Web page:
Bit more of a bit on.

The last few weeks has been a little hectic. In my last post I noted that I’d just run the McConaghy38 Nationals.

The Setup of the DeckHardware Van

Following that weekend was a trip up to Yamba for the Big River regatta at Harwood. This event was held over a weekend and Weather wise we had it all, Saturday was a great days sailing with plenty of action, especially when an old school mate Ian Mitchie wrapped the start boat anchor line around the keel of his Spider550 sports boat.

With plenty of breeze, world ranked A Class cat sailor Andrew Landenberger lead a mixed fleet of Tornado, Hobies and Nacras around the course. Whilst enjoying the end of day back in the club house, the heavens opened up and we had a huge downpour of rain and hail which had those with tents in the lower areas rescuing their accommodation.

Racing Action

On the Sunday morning a pleasant seabreeze finally came in allowing everyone out on the water.attracted entries from Queensland as well as northern NSW.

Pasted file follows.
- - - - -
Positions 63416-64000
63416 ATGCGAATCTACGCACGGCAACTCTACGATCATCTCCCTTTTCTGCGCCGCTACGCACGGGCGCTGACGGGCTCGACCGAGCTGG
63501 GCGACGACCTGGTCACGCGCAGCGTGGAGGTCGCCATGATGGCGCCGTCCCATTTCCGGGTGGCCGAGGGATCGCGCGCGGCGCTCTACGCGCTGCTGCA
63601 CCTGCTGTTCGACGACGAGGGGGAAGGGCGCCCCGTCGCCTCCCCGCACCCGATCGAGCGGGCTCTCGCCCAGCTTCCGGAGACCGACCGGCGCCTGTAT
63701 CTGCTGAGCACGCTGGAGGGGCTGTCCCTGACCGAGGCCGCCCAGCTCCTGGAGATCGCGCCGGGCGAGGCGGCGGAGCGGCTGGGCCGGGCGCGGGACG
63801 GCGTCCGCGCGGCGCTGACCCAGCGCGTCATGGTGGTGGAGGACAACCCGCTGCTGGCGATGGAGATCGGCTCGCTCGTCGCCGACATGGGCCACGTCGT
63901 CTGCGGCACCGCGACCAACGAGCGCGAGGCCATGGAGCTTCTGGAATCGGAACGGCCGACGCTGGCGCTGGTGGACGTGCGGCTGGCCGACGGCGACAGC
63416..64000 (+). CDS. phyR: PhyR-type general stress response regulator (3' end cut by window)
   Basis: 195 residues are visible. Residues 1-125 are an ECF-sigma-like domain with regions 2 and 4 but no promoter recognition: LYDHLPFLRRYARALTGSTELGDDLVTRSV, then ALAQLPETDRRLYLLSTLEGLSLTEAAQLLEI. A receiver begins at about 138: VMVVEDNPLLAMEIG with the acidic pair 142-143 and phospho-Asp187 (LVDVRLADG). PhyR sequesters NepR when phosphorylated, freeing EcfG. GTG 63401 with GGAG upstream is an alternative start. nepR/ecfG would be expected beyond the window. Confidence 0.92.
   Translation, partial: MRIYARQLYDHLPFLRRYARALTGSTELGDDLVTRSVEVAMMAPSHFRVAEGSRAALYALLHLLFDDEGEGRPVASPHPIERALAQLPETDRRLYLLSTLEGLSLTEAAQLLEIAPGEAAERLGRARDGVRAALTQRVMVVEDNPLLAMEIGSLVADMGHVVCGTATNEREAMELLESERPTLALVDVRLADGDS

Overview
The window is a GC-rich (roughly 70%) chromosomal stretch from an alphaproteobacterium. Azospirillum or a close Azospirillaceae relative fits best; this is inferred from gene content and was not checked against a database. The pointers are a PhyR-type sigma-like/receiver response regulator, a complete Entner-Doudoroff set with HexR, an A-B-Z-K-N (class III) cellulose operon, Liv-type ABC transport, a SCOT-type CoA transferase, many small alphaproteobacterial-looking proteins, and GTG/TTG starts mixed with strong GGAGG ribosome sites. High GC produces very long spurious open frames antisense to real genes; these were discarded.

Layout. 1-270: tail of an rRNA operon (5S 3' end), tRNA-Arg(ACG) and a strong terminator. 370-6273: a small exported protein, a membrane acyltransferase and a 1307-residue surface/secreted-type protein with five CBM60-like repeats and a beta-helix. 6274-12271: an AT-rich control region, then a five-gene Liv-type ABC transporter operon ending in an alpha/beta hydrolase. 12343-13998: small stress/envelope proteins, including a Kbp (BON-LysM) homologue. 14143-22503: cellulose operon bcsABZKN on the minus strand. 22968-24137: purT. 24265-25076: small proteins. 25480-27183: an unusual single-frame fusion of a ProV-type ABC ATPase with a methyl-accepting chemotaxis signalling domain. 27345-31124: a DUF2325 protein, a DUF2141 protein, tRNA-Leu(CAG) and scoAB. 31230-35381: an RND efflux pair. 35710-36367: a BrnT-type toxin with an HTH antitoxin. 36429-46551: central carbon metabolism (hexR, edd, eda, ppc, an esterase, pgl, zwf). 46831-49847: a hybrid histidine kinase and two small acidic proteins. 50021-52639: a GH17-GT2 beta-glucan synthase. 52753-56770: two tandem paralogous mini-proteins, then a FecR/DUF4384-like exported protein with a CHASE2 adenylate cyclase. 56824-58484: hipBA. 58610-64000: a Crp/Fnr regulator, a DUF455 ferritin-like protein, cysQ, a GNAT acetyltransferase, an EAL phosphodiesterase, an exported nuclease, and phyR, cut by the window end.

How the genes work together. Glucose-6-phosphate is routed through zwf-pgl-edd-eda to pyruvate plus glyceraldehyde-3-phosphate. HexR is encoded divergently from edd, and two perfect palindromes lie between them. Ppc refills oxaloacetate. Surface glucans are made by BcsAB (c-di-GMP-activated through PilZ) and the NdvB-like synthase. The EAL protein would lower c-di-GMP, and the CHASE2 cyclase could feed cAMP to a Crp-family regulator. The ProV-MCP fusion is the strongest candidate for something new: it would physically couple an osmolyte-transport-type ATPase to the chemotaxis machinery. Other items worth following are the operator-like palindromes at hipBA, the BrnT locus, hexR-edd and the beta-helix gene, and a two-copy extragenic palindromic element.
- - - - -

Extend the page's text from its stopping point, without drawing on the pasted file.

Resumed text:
With over 50 entries and a variety of catamarans, dinghies, sportsboats and trailerable yachts across 7 divisions, there was plenty of action on the river. The competitors all enjoyed the hospitality of the Big River Sailing Club, who allowed everyone to pitch tents and camp on the site.

Live Racing

I went up to catch up with a few of the locals and as usual the DeckHardware van and the contents was welcomed by those chasing bits and pieces.

The largest fleet were the Sabre dinghies with quite a few travelling down to Harwood from southern Queensland.

It was a surprise to check my Facebook page to see a comment from one of the sailors – “Are you here?” ‘Yes -at the end of the grassed area”. Again it was great to catch up with some of our customers and supporters and show off some of the DeckHardware range of products.

Farr 40's RacingFollowing on from the weekend at Harwood, I was officiating at one of the rounds of the Australian Farr40 fleet events. The 40s had had their previous regatta in Brisbane and this was the first of a few to be held in Sydney before some of them travel to Hobart for the conclusion.

With sailors and tacticians of the calibre of Malcolm Page, Nathan Wilmot, Tom Slingsby and the return of the winning Tasmanian team from the McConaghy38s a couple of weeks prior, this certainly attracted plenty of attention in the media and out on the water. It was again interesting watching the prestart tactics of the fleet and many club sailors should watch and learn from these world class sailors.